Friday, 05 Jun, 2009 Health & Fitness
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Botox Injections Help Stroke Victim Walk Again After 20 Years in a Wheelchair

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A man who has been paralyzed for 20 years after suffering a stroke started walking after being carried out the most common cosmetic operation - Botox injection. Russell McPhee worked in the meat industry and was an active player of football, cricket and basketball, but at the age of 26 he suddenly collapsed.

After Mr. McPhee woke up he was in the hospital and doctors told him that he had suffered a stroke and most likely he would never be able to walk again.

"I felt my life had ended. I lost my job, my wife left me, I ended up with nothing," said Mr. McPhee from Victoria in Australia. Now he is 49 and is able to walk 65 feet without any aid. If he uses a walking frame, he can walk over 300 feet.

It is worth mentioning that about 40 percent of people who suffered a stroke end up with limb spasticity - a condition in which human muscles in both the arms and legs become overactive, in most cases leading to spasm that causes stiffness, pain and malformation.

Previously researchers discovered that Botox is able to block a chemical that signals the muscles to contract. Still it is unknown whether the injection can help people with stroke completely recover, making it possible for them to grab a ball for example.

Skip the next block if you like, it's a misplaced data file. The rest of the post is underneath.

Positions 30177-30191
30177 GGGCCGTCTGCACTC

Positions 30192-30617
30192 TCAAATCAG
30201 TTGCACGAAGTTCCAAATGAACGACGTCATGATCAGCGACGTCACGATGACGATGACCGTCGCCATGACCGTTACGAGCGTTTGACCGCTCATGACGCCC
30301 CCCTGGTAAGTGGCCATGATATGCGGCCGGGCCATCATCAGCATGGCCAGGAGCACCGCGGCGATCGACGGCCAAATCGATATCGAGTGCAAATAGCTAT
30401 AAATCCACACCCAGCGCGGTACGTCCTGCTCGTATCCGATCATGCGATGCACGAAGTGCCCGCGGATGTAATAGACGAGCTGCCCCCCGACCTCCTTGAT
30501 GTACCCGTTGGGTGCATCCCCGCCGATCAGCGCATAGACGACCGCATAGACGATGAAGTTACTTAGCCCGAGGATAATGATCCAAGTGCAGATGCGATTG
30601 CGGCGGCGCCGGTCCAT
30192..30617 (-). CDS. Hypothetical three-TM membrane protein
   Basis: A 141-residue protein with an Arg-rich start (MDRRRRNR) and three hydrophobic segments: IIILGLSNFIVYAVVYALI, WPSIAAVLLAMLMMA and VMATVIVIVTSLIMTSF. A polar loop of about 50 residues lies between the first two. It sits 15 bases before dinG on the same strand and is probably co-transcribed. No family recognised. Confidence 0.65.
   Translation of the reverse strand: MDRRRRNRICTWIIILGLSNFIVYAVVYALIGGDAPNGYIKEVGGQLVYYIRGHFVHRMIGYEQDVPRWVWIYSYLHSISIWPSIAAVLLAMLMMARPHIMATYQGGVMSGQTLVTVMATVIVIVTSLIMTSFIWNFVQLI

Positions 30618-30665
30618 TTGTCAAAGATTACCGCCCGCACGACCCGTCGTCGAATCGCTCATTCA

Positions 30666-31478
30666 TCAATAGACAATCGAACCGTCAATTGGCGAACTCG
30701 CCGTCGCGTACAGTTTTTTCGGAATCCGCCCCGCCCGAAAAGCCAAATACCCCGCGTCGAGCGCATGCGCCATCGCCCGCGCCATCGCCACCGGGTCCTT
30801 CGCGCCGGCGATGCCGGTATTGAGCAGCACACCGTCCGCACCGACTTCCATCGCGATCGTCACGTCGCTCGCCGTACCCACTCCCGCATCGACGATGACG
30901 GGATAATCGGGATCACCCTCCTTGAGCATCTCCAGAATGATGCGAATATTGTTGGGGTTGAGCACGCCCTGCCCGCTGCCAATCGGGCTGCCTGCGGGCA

Dr Nathan Johns, Mr. McPhee's doctor said: "When he came to us the spasticity in his muscles had not been treated for 20 years, so it was very strong. Usually giving a patient botulinum toxin relieves the stiffness by relaxing the muscle, but it also weakens the muscle which means the patient would not regain much mobility." However, he added that Mr. McPhee has strong muscles, though he was sitting in a wheelchair for about 20 years.

He injected botulinum toxin straight into the man's muscles 18 months ago and in 12 weeks the injection started working, relaxing muscles and allowing the doctor to start invasive physiotherapy.

Now Mr. McPhee is dating his childhood love, Kerry Crossley, and looks forward to get rid of his walking frame. "My son was only a few months old when I had the stroke and I have always wanted to show him that I could walk like other dads. 'I want to go dancing with Kerry and play basketball with my son," he said.

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